I recently saw the movie Twilight, which features an awful plot device. The vampire lead wants a mortal woman as a girlfriend. But, as he explains to her, he’s afraid he won’t be able to stop himself from sucking her blood. At one point, as they’re kissing, he yells at her to stop, or else he won’t be able to control his urge to kill her. In case this isn’t obvious to anyone, this is also how the rape of women by men is often treated in mainstream culture. Helpless men are “provoked” into raping by scantily-clad, disobedient, etc women.
“Stop-me-before-I-kill-again” seems to be the logic the Uribe administration has brought to the “demobilization” of paramilitaries, who have been conclusively linked to a majority of elected leaders in his governing coalition in the para-politica scandal. As the documents linked to and excerpted below show, the Uribe government has mostly absolved paramilitary leaders of responsibility for massacres and assassinations, probably to prevent them from telling all about the activities of their friends in government, and have treated them with kid gloves. This contrasts to the treatment of current and former guerrilla combatants; a clear double standard, as Narco News notes.
The government claims paramilitaries no longer exist, although I’ve met at least two dozen people who have been threatened by paramilitary or, as Corp Arco Iris calls them, “emerging armed groups,” just in the last year. Many activists received death threats by groups like the Aguilas Negras following the March 6, 2008 demonstrations against state and paramilitary violence. It will be useful to watch the response to today’s anniversary protests.
To understand the current state of impunity for paramilitaries, responsible for most threats, assassinations and, many say, the bulk of drug trafficking over the last two decades, it’s critical to know the impact of the Justice and Peace Law passed in 2005, three years after Uribe was elected and promptly signed a ceasefire with the AUC.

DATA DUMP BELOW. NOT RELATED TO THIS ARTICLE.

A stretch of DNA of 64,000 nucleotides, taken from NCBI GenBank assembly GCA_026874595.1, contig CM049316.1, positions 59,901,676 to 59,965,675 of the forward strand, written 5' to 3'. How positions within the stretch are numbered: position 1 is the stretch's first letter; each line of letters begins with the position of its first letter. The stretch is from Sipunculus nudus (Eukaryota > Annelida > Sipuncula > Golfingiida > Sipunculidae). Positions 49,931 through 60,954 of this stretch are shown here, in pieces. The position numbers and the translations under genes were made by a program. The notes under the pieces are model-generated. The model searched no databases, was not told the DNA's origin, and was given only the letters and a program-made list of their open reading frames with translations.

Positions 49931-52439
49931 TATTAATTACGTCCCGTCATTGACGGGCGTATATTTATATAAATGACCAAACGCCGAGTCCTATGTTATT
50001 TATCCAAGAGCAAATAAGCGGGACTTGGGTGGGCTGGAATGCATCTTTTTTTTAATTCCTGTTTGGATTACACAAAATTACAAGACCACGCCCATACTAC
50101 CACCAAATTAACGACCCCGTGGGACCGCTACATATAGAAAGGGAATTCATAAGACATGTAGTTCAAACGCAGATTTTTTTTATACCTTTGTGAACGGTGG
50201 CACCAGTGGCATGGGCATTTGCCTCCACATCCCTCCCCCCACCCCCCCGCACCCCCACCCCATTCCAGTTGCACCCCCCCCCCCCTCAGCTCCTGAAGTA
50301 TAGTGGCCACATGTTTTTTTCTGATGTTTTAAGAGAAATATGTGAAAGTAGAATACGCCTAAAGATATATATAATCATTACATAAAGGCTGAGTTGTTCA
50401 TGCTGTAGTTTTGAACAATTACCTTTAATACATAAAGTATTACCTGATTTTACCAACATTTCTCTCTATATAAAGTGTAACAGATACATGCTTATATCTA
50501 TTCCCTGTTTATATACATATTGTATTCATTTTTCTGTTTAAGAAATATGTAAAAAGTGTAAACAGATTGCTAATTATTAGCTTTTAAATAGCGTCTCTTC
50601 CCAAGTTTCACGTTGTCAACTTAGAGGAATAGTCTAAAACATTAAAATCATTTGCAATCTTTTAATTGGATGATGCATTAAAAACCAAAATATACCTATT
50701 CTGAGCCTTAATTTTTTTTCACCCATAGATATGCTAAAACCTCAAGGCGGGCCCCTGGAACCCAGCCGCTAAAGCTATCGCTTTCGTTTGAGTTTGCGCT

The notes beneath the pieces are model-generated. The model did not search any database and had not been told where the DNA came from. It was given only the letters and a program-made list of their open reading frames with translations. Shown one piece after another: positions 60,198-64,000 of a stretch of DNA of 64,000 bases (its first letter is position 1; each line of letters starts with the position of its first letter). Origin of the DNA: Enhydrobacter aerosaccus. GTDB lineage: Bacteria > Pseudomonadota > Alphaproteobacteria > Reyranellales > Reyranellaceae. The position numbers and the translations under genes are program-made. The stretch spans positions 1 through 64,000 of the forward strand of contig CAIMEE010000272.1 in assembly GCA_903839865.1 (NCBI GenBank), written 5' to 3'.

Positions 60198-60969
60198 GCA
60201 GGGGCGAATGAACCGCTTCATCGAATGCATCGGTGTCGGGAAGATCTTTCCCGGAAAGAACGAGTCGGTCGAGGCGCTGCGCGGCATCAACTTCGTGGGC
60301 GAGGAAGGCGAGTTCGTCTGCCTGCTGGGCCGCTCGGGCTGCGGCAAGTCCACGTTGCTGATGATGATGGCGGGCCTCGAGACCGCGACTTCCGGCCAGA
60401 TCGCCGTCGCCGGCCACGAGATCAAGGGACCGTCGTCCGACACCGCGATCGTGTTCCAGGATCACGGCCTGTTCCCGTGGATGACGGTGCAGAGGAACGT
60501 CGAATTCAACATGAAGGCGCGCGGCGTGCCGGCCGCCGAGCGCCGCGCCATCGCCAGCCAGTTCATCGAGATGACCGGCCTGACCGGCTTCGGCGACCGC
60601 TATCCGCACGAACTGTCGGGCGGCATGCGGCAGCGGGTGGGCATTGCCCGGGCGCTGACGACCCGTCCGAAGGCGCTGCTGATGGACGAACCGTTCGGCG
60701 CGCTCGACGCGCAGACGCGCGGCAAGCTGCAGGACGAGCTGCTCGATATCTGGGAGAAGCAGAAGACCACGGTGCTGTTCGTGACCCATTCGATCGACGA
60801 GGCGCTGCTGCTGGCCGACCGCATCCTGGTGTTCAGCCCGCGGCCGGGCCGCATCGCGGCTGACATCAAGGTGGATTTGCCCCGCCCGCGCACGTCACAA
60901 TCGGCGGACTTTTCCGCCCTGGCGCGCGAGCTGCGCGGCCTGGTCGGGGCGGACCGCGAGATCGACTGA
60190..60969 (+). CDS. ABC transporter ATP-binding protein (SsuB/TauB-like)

Here’s an excerpt from the CIP translation of a report by the director of INDEPAZ, “A Balance in the Red.”
Some of the figures are noteworthy: in three years no one has yet been sentenced; out of 3,431 people being processed for atrocities, only 9 have finished the confessions process. As of yet there is not one single victim who has been able to process his/her demands in a reparation proceeding, and not one peso from the perpetrators has been taken away through judicial sentencing… Out of a total of 3.5 million paramilitary victims, only 147,000 were brave enough to enlist for some kind of compensation. Barely 10,500 of them were able to attend a hearing, without any result, and less than 2,000 have legal representation… The 20 paramilitary heads who have given confessions turned in a paltry US$2 million and 99 farms (75% of the total money belonged to the “Mellizo” [narcotrafficker and sometime paramilitary leader Miguel Ángel Mejía Múnera, captured in May]). This contrasts with the US$5 billion accumulated by the narco-paramilitaries via narcotrafficking operations, the expropriation of more than 1.5 million hectares of land, and the appropriation of public funds in alliance with their “para-politician” partners.
OBLIGATORY US POLICY CONNECTIONS
- Declassified documents show the CIA knew about links between politicians and paramilitaries since at least 1994. 15 years later, Obama’s budget shows $419 million earmarked for Colombia’s military and police.
- The US wants to extradite a top para leader currently cooperating with victims’ lawyers. Last week several Colombian NGOs sent a letter to Attorney General Eric Holder asking him to reconsider: Letter on extradition PDF
Here are a few other links on the “Justice and Peace” / demobilization process.
Cherry-picked excerpts from this comprehensive LAWG report after the jump.
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